First I created a simple sketch of the trees I would have in the painting, then I lightly transferred the sketch to canvas. I used tracing paper to trace the full size trees from the canvas, so that I could then cut pieces of thin poster board to lay on top of parts of the trees in the design, to create a relief.
Once all the relief parts were cut out, I used a watered-down glue mixture to adhere them to the canvas. Then I took tissue paper and tore it up into various sized pieces, and used the same glue mixture to "paint" the tissue paper all over the canvas. The goal was to create texture, as little or as much as desired, all over. This was allowed to dry overnight.
Once the textured relief background was dry, it was time to paint. I used acrylic paints, mixed with a bit of a slow-dry blending medium, to aid in blending the colors (I'm used to painting with oils, so acrylics always challenge me!). I chose a complimentary color scheme, using oranges and yellows on the trees so they would really jump off the canvas.
Once the painting was finished and dried, I used thinned out burnt sienna oil paints (thinned with regular paint thinner) to get some shadows and contrast in the texture on the canvas. I alternately brushed on some paint, then rubbed off the excess with a clean rag. It's not super easy to see that detail in the photo. Another thing the thinner did, especially in the background, was to lighten parts of the blue color, giving it really nice changes in value.
The finished painting was left to dry for several days, then sealed with a clear acrylic primer to give it a sheen. Normally I'm not one for an ultra-shiny painting, but for some reason, it just worked for me on this painting.
This is an oil painting that I created as a Christmas gift for my mother-in-law. She likes birds, and there are a fair amount of cardinals here in Ohio, and cardinals are just really beautiful birds. At the time I decided to paint this, I hadn't painted a bird since I was in high school. And trust me, that was quite some time ago. I really love painting birds and other animals. This painting made me realize that I should do it more often! He's a fat little bird, isn't he?!
I absolutely love Nicolas Cage. He is a wonderful actor and has been in some of my all time favorite films (The Rock, Con Air, Peggy Sue Got Married, Gone in 60 Seconds, National Treasure...just to name a few). I will go see any film that has Nicolas Cage in it. I'll be honest though, I don't like all of his films. But I will go see them simply because he's in them, which merits my attention. If I love them, I buy the DVD's when they come out; if not, I skip them. But Nic always gets me in the theater from the get-go.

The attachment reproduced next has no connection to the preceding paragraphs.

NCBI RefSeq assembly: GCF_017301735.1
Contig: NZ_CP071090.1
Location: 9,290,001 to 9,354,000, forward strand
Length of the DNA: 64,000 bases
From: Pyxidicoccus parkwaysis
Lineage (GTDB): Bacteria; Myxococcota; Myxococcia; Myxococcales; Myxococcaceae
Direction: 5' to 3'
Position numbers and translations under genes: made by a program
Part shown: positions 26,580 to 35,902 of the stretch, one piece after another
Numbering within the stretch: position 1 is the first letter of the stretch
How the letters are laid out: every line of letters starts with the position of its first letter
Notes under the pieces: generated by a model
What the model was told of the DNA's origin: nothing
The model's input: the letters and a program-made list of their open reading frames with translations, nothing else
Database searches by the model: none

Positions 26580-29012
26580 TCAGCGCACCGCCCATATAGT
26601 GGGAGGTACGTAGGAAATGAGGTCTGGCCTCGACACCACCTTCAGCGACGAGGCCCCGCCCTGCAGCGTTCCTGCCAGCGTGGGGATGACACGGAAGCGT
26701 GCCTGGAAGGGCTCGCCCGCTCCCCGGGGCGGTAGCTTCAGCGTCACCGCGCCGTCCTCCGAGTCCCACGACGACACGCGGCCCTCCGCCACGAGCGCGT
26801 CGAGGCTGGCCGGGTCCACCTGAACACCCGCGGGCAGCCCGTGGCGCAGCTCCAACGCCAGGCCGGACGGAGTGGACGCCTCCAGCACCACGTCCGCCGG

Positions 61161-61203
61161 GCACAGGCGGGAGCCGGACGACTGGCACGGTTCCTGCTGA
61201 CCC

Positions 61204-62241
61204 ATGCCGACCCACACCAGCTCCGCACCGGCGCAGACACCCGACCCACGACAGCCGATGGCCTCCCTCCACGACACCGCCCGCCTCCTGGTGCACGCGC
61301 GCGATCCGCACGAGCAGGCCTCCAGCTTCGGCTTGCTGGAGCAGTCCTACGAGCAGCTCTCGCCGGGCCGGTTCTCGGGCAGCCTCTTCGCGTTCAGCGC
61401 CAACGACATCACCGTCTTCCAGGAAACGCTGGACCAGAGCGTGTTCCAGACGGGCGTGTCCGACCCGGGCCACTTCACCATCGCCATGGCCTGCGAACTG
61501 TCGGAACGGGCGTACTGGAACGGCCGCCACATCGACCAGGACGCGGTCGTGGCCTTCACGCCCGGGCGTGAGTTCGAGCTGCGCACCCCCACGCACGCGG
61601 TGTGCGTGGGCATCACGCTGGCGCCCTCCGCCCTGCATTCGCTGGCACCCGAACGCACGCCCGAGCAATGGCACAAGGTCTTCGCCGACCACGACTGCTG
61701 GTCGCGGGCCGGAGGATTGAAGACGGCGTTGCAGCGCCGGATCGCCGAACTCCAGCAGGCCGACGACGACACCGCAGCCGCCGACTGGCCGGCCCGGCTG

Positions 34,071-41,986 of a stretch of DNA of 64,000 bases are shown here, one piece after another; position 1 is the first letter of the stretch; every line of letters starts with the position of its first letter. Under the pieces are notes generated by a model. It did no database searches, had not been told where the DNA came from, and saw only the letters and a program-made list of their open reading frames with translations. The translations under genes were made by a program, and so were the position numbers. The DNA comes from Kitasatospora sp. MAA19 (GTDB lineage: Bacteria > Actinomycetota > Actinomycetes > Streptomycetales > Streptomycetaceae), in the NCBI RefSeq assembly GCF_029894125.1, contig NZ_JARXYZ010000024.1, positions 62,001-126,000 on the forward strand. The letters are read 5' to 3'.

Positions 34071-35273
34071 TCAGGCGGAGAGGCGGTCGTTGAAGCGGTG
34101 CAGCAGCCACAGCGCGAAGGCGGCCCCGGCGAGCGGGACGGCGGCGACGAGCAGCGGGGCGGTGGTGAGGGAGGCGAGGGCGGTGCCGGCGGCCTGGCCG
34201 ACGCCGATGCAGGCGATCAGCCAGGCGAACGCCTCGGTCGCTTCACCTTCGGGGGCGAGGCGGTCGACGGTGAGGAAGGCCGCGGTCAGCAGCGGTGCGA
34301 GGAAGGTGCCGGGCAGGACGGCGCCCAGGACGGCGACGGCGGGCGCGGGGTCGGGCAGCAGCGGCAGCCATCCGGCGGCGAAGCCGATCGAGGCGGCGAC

And there's something incredibly intense (and not entirely unattractive) about Nic's face. He has very striking masculine features, which made him the perfect choice to be the subject of my very first celebrity painting in oils. And as far as I'm concerned, this first celebrity painting was my best.
Let's play a little game with this one, shall we? The painting below is one of my favorite actors of all time, so I knew for sure I was going to paint him. However, even though I like the painting, I don't think it's immediately obvious to anyone (other than myself) whom this is a portrait of. Let's face it, I'm not a professional portrait painter...I do this only out of a love of painting and my fondness for a given celebrity. So I can't always hit one out of the ballpark! Painting is primarily about the journey for me...even if the destination isn't exactly where I thought I'd end up.
So see if you can figure out who this is. Take a guess and leave a comment. I'd love to hear from you!
I've always been an Elvis fan...it's always been a sort of requirement for being in my family. When my Nana was still alive, if she found out you didn't like the King of Rock and Roll, she wondered what the heck was wrong with you, and immediately didn't trust you! Luckily, when I met my husband-to-be, he liked Elvis too, or I might not be married today.
At any rate, Elvis was a perfect choice for one of my Celebrities in Blue series. I'm about 80% happy with the results of my efforts. I may have to paint the King again one of these days, but here is my first effort.
Thank you. Thank you very much.
I decided at some point a few years ago that I was going to paint all of my favorite celebrities, using only shades of blue, in oils. Oils are my first choice of medium when I am painting, and using blue just seemed like a good idea at the time. Perhaps I was inspired by Picasso's Blue Period? Who knows.